Legal Considerations for Vacation Rentals in Tyler, Texas

Legal Considerations for Vacation Rentals in Tyler, Texas

What happens when you combine over 300 varieties of roses with historic attractions, art, and culture? An opportunity to earn passive income from a growing tourism industry, that's what.

Tyler presents excellent opportunities for investors wanting to earn rental income from people's fascination with the Rose Capital of America, but only if you play by the rules.

Keep reading for an overview of the legal considerations for vacation rentals in Tyler, Texas.

Texas Laws for Short-Term Rentals

Texas has few statewide short-term rental regulations. Instead, each city may impose legislation according to local preferences. This has caused conflict between residents and short-term rental hosts.

In June 2023, Dallas banned Airbnb rentals in single-family residential neighborhoods. In Houston, the city council is considering the impact of short-term rentals.

In Grapevine, investment property owners are suing the city over the ban on short-term rentals.

The City of Tyler currently has few regulations for short-term rentals. So, the city is a good choice for investment property owners wanting to explore this income stream.

Most complaints against short-term rentals revolve around 'party house' rentals. Visitors to Tyler focus more on enjoying the beauty of the area.

Registering Your Short-Term Rental Business

Texas law defines a vacation property as any residential unit or dwelling rented temporarily for less than 30 consecutive days at a time.

The state does not mandate that you register your investment property as a vacation property, but you must register with the Texas Comptroller's Office and pay taxes on your earnings.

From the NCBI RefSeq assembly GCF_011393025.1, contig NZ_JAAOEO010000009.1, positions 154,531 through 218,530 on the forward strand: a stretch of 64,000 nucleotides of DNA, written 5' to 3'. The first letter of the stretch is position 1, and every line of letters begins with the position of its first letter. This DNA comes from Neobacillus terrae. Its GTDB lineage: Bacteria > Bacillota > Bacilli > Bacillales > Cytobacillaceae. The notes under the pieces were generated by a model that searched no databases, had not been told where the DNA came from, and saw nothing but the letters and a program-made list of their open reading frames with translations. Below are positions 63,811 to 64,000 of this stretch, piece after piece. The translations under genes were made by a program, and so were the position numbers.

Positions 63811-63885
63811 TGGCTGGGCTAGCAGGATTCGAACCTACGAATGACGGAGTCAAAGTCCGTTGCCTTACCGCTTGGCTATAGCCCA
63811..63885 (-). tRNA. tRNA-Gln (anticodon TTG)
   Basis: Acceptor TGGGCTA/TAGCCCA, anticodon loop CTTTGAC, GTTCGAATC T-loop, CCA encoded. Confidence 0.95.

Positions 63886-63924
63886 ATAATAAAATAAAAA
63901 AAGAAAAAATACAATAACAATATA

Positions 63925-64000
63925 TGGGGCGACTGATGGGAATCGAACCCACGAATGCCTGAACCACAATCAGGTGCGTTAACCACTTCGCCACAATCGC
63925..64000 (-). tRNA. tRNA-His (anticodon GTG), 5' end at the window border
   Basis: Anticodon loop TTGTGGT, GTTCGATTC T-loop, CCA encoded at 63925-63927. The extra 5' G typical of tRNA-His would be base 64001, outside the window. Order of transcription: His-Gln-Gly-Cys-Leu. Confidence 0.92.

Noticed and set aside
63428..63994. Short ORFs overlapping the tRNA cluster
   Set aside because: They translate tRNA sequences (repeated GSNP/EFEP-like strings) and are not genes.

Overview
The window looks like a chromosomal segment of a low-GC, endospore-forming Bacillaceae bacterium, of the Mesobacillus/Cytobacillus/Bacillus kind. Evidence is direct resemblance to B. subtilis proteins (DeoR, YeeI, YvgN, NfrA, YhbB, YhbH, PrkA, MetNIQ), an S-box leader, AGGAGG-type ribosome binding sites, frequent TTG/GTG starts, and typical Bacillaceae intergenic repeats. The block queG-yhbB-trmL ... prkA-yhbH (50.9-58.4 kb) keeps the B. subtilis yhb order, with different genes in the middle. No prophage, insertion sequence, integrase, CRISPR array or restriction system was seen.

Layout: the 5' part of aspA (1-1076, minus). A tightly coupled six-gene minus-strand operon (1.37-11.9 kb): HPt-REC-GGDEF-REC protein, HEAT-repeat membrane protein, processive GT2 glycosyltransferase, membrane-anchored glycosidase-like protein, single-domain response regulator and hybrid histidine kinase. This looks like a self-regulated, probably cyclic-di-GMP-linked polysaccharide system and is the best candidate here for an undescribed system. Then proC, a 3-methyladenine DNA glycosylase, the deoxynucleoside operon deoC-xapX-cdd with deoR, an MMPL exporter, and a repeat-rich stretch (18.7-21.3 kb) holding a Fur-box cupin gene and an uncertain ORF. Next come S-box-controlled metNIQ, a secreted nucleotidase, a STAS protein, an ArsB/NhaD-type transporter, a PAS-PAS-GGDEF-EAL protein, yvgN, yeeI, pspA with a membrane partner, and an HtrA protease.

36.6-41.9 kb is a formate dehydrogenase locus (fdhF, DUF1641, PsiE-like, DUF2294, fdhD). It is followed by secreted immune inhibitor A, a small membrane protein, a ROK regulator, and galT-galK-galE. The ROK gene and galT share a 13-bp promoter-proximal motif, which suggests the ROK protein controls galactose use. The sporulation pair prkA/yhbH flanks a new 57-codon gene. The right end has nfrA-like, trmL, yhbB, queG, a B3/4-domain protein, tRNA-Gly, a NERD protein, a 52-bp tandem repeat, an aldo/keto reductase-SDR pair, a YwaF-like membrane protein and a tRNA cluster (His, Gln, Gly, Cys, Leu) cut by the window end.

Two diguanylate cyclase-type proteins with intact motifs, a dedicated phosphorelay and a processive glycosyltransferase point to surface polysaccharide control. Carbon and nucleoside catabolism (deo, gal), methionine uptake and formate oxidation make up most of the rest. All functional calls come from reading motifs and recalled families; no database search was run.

Some cities in Texas have registration requirements for short-term rentals, but Tyler has no such regulations.

If you hire a property manager to take care of your vacation home, they may need a license. Any Tyler property manager who accepts rent on behalf of the vacation rental owner must have a broker's license.

Legal Considerations for Vacation Rentals and Taxes

In Texas, short-term rental property owners must pay two kinds of taxes on their earnings. These are:

State Hotel Occupancy Tax

The state HOT amounts to 6% of any fees charged to vacationers. These include rental fees, cleaning fees, cancellation fees, pet fees, and laundry fees.

You do not pay taxes on income from late departure fees or childcare.

Local Lodging Tax

Cities, counties, and certain districts may impose an extra tax amounting to 6% of the cost of the room for rental stays. These cities collect the applicable taxes.

In Tyler, owners of short-term rental properties do not pay additional taxes on their short-term rental earnings.

Embrace Tyler's Short-Term Rental Market

Provided local laws don't change, Tyler remains an excellent choice for those who want to maximize short-term rentals. So, if you own a second home or are considering buying an investment property, it's worth considering this option.

PMI Tyler has the resources to ensure you benefit from this decision. We stay up-to-date with all the legal considerations for vacation rentals, so you don't need to keep track of them.

Get in touch to discover what it's like to work with a winning team of rental property managers in Tyler, TX.